Medium format film photography was at another level for resolution and detail compared with the 35mm format. For magazine work, posters, and large format prints it was an understandable format……for film. Move forward to 2017, where even the resolution from an iPhone, let alone micro 4/3, apsc or full frame options, is more than most people will ever need. Online photo sharing and delivery is the #1 distribution channel for digital photos, even film photos that have been scanned. Other than extreme pixel peeping, billboards or large format art prints, where is the market for this? Or are we seeing the early stages of medium format sensors becoming much cheaper and better so that dslrs of the future will all be medium format allowing extreme cropping? I’m pondering this question as I’ve been watching several reviews and online videos from all sorts of people claiming this is the an absolute must have camera. Really? For what purpose? Who’s printing huge files for commercial work? I’d guess about a handful of people. Are the range of full frame and apsc cameras not coping? I’d like to hear your views on this, so please drop me a comment. Thanks.
How did I not buy this camera earlier? I love the organic output it produces, and paired with the Fuji 35mm f1.4 lens it produces incredible files – jpeg and processed raw files. For me output is the most more important factor in creating an image. The files from this camera and lens combination are sublime, easily edited (both raw and jpeg), and the camera is fun to use. The following images were all shot with the 35mm f1.4 lens which creates sharp images with great contrast. Click images for bigger. Enjoy.
Photography is not just about acquiring sharper lens, new bodies, the latest lighting and new gadgetry just to make yourself feel like a more complete photographer. Photography is really about composition and conveying an idea to whoever may be viewing a picture. It’s very easy to get caught up in the gear acquisition syndrome (GAS) and at the same time there is so little discussion about the art of photography.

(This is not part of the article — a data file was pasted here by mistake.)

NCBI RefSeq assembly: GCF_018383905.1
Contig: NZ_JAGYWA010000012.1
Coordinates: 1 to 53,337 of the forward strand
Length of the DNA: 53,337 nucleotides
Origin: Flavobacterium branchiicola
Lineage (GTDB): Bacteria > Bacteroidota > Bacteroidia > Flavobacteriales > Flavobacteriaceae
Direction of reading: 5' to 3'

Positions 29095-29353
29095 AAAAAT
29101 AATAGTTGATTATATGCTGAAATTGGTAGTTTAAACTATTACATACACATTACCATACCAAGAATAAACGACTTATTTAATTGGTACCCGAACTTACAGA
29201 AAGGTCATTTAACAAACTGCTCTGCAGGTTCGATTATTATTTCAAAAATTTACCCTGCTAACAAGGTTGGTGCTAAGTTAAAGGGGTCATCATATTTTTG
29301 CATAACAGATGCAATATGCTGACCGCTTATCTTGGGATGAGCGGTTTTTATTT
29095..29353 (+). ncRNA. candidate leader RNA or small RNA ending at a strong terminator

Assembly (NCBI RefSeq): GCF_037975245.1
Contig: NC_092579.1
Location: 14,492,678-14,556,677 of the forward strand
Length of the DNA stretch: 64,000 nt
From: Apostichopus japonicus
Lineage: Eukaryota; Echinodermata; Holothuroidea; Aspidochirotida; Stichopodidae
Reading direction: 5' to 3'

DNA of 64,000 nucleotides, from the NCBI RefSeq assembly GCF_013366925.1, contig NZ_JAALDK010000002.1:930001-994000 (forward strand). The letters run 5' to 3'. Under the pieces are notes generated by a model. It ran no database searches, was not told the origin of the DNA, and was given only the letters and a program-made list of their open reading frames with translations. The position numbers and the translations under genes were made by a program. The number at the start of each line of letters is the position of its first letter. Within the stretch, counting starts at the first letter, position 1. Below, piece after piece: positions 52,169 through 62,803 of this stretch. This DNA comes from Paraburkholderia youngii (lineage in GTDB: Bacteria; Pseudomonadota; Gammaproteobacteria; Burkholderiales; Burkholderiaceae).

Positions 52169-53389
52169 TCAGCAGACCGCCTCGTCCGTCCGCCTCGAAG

Since the days of film, photography has evolved from a slow and decisive process to one of immediacy, available to everybody with a decent smartphone. This raises the question …. “is photography really changing and his photography now evolving to its true and normal state”? And has technology simply enabled photography to move into a world where even the most amateur photographer with a cell phone capable of good pictures and can title themselves a photographer?
Photography used to be a process of shooting with film developing film and presenting pictures in a printed format on paper. Today overwhelmingly the majority of photography is taken digitally and shared digitally around the world from one device to another device in almost an instant feed. The question is “will this change should this change and does it really matter”?
Photography in essence is about communication. Yes it can be an art and yes it can be a profession, however at the end of the day images are some of the most powerful ways of communicating from one person to another. We all remember images in our minds and often we use complicated dialogue and text to do that, however the simplicity and beauty of an image is still the most powerful & memorable form of communication.
So forget being over technical and enjoy photography and think about what you’re trying to communicate rather than sharpness or buying a better gear. You’ll have more fun too.
Can really old lenses work well on modern bodies. Yep – absolutely. This old Carl Zeiss Jena Tessar can produce beautiful images on the XT1, and you can sometimes find these lenses going for a song at a yard sale or in a thirft shop. Online the prices have risen significantly over the past few years as mirrorless cameras have grown in popularity. Click images for larger. Enjoy.
This lens is (1) very sharp (2) very well priced and (3) very adaptable to many bodies when used with an adaptor and manual focus. These images were taken on the Fujifilm XT1 with a K&F adaptor bought off ebay for $15. The colors stay true and the opportunity to manual focus with focus peaking aids on mirrorless cameras makes this a useable option. Enjoy. Click pictures for larger view.